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  • Reduction of ACGME resident work hour violations with 3-person night float system without change in operative caseload

    Final Number:
    305

    Authors:
    Mark P. Piedra MD; Brian T. Ragel MD; Paul Klimo MD; Nathan R. Selden MD PhD FACS FAAP

    Study Design:
    Other

    Subject Category:

    Meeting: Congress of Neurological Surgeons 2012 Annual Meeting

    Introduction: In 2003 the Accreditation Council for Graduate Medical Education (ACGME) instituted the 24+6-hour duty schedule and 80-hour work week (1, 2). On July 1, 2011, the ACGME mandated a 24+4-hour duty schedule, 8 hours off between shifts, and 14-hours off after a 24-hour call period for training after the initial postgraduate year, while maintaining the 80-hour week (Table 1) (1, 2). In anticipation of the new standard, the Oregon Health & Science University (OHSU) neurosurgery residency program instituted a 3-person night float system. We analyzed work hour violations and number of operative cases performed before and after institution of this system.

    Methods: A 3-person night float system was instituted on January 1, 2011 (Figure 1). We analyzed work hours and operative caseload for the years prior (2010) and after (2011) implementation of the new system. The 2011 ACGME work hour standards were applied to both time periods and work hour violations and operative cases performed were counted for PGY-2, PGY-3, PGY-4, PGY-5 and PGY-7 residents.

    Results: After implementation of the 3-person night float system, a reduction was seen in all work rule violations. The total number of violations significantly decreased from 197 to 47 (Figure 2). No difference was seen in the number of operative cases performed per year by any level resident. The total number of cases performed was not significantly changed, from 3442 to 3531 (Figure 3).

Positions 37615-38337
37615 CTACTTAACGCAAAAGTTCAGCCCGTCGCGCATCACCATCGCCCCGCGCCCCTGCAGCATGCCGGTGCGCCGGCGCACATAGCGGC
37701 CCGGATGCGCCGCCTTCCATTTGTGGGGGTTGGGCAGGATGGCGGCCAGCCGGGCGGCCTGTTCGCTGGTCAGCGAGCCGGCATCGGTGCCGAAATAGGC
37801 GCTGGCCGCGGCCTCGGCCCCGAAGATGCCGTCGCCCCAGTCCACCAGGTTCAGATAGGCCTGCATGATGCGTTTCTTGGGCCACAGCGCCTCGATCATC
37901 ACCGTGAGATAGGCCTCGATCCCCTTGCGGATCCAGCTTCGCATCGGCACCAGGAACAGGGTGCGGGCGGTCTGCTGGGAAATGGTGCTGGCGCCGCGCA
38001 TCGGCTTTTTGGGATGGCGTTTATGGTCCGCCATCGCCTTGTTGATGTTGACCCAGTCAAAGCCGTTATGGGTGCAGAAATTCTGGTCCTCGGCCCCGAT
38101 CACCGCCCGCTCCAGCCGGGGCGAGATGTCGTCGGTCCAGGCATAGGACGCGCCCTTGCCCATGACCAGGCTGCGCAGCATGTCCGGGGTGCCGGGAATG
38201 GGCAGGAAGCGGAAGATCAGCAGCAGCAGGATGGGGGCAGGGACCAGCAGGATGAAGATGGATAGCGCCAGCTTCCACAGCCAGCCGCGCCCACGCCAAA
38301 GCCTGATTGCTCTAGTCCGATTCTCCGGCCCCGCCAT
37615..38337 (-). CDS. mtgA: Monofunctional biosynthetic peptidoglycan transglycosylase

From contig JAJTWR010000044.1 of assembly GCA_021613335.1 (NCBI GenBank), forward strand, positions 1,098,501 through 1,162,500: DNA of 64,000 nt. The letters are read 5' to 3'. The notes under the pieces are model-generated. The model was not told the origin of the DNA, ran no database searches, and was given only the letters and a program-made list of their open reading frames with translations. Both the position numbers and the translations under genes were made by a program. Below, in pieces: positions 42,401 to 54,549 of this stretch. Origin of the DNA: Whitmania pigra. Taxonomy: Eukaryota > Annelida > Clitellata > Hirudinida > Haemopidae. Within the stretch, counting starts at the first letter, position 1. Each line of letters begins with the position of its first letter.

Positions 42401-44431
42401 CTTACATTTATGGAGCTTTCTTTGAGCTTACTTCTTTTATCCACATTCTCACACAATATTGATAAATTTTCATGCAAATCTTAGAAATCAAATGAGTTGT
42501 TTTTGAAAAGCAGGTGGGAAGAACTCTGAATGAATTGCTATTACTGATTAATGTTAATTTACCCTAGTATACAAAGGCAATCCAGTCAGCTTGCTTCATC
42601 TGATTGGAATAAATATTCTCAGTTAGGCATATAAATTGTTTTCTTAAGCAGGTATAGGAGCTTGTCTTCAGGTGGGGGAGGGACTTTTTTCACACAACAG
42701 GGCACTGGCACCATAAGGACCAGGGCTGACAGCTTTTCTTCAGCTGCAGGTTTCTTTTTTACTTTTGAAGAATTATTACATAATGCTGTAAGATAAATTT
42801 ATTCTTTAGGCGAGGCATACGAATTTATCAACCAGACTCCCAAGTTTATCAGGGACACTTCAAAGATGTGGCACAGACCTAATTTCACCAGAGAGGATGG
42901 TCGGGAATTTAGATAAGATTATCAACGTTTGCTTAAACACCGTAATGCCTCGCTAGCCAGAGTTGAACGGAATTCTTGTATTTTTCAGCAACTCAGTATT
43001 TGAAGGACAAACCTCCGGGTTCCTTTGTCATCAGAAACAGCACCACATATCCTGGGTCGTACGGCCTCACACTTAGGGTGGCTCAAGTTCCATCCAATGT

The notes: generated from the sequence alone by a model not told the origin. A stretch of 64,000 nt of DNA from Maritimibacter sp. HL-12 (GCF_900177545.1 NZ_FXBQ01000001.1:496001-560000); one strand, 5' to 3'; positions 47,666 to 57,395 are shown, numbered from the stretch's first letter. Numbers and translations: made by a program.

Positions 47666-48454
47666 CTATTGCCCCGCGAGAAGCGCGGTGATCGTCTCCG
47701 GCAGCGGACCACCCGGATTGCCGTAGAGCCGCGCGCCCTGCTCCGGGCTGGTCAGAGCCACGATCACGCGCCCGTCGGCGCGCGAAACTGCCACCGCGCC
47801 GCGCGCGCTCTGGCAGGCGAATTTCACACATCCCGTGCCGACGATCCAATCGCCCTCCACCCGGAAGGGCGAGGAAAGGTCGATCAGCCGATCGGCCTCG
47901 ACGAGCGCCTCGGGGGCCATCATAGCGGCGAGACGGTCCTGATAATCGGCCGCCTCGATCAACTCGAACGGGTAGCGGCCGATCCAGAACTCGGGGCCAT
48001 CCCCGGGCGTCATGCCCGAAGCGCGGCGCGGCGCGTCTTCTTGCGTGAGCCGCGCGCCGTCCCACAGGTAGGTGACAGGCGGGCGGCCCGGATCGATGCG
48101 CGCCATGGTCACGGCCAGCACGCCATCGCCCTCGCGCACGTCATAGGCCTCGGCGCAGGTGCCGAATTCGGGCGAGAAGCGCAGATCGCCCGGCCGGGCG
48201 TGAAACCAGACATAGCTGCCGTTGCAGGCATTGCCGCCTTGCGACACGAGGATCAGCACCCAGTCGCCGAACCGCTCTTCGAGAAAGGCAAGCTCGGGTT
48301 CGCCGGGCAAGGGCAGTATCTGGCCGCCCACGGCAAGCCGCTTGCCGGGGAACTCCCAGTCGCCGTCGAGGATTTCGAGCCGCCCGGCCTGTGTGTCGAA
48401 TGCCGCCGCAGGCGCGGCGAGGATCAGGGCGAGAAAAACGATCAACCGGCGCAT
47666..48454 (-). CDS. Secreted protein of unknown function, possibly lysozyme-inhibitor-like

Conclusions: To meet the new ACGME work hour standard OHSU neurosurgery instituted a 3-person night float system. This required reducing the number of research years from 2 to 1.5, providing a third resident to participate in the night float rotation. This resulted in a reduction of work hour violations without change in the resident operative caseload.

    Patient Care: Better understanding of how work hour restrictions effect operative caseload.

    Learning Objectives: 1. Identify possible work hour solutions to the July 1, 2011 ACGME standard. 2. Describe ACGME work hour restriction violations in neurosurgical residency training. 3. Identify advantages and disadvantages to a 3-person night float system.

    References: 1. Duty Hours: ACGME Approved Standards, Effective July 1, 2011: ACGME Resident Duty Hours. Chicago, IL, Accreditation Council for Graduate Medical Education (ACGME), 2010, pp 1-19. 2. Resident Duty Hours in the Learning and Working Environment, Comparison of 2003 and 2011 Standards: ACGME Resident Duty Hours. Chicago, IL, Accreditation Council for Graduate Medical Education (ACGME), 2010, pp 1-7. 3. Martin MD and CE Wolfla. ACGME-Mandated Work Hours: Implementation at the University of Oklahoma: American Association of Neurological Surgeons Bulletin, Winter 2005, p 14-16. 4. McCall, T, G Rao and J Kestle. Work Hour Restrictions: Impact on Neurosurgical Resident Training at the University of Utah: American Association of Neurological Surgeons Bulletin, Winter 2005, p 17-23.

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